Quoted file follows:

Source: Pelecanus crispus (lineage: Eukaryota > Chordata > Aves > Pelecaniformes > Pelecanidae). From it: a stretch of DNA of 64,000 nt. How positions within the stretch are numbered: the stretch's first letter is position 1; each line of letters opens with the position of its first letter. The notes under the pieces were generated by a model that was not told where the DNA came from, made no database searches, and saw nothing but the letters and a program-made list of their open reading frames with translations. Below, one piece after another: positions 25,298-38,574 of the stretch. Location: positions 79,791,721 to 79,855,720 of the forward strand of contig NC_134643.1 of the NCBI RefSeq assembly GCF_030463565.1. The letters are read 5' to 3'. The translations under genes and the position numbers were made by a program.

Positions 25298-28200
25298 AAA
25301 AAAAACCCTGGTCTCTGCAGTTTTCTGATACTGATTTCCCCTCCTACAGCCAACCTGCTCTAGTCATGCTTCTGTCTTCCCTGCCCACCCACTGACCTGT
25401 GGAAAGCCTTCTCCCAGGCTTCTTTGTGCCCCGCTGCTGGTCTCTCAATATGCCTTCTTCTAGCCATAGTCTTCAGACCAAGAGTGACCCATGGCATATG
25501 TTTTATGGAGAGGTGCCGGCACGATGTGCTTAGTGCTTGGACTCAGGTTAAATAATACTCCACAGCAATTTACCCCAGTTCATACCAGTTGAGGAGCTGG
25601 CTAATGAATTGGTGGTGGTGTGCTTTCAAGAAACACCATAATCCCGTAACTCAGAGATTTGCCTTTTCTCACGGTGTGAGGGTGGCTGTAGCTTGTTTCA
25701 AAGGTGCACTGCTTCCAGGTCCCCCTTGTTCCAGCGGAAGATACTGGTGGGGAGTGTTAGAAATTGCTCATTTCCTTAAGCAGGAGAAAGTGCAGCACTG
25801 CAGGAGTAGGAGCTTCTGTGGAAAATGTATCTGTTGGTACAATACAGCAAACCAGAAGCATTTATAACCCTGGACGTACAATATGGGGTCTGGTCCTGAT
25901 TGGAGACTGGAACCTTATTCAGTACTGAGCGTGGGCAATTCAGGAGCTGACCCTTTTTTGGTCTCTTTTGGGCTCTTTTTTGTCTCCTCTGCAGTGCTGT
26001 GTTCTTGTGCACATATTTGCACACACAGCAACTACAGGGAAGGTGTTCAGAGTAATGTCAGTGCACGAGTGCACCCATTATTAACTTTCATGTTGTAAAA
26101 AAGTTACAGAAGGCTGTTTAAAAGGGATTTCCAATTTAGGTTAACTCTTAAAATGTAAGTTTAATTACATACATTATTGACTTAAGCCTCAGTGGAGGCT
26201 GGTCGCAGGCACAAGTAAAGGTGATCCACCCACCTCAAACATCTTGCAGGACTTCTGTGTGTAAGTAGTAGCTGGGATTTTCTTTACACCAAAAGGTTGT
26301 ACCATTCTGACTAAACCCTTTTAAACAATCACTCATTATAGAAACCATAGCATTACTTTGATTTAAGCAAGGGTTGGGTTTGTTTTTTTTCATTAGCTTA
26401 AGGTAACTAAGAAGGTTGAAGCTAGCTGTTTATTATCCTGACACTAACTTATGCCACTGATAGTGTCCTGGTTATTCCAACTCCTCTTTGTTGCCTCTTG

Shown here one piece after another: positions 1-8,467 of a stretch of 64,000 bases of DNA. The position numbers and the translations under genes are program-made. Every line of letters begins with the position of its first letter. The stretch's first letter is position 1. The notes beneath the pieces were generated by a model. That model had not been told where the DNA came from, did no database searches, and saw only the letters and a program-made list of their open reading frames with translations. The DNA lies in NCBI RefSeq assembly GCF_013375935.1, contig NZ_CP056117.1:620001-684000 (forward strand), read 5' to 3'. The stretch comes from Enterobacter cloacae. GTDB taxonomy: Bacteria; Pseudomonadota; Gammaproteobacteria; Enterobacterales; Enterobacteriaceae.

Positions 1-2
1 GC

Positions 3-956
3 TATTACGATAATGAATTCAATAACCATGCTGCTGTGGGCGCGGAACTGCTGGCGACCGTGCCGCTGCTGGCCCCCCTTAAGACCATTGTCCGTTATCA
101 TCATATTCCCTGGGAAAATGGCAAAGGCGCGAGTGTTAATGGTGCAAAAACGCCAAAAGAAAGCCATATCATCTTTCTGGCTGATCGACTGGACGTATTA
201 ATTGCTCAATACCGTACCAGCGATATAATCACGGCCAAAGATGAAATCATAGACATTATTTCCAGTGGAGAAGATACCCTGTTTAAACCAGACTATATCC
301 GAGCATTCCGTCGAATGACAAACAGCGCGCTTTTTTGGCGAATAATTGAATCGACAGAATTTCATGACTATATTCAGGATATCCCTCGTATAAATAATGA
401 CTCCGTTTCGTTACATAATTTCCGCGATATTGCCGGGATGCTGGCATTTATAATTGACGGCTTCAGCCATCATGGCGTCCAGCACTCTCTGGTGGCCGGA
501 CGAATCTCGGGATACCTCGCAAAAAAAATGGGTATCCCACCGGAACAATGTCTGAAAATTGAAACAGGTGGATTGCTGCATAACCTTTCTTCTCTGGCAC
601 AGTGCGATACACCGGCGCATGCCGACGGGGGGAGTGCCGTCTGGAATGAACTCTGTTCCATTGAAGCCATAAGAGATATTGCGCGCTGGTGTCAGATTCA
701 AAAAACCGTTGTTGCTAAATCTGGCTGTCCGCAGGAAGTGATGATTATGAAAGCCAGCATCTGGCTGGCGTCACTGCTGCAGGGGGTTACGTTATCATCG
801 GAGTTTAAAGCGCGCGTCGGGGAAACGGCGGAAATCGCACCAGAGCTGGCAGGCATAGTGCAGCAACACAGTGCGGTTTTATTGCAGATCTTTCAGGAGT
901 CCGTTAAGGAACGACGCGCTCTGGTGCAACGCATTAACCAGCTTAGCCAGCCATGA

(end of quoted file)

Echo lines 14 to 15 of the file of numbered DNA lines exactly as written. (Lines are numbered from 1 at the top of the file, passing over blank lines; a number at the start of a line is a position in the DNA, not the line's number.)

26301 ACCATTCTGACTAAACCCTTTTAAACAATCACTCATTATAGAAACCATAGCATTACTTTGATTTAAGCAAGGGTTGGGTTTGTTTTTTTTCATTAGCTTA
26401 AGGTAACTAAGAAGGTTGAAGCTAGCTGTTTATTATCCTGACACTAACTTATGCCACTGATAGTGTCCTGGTTATTCCAACTCCTCTTTGTTGCCTCTTG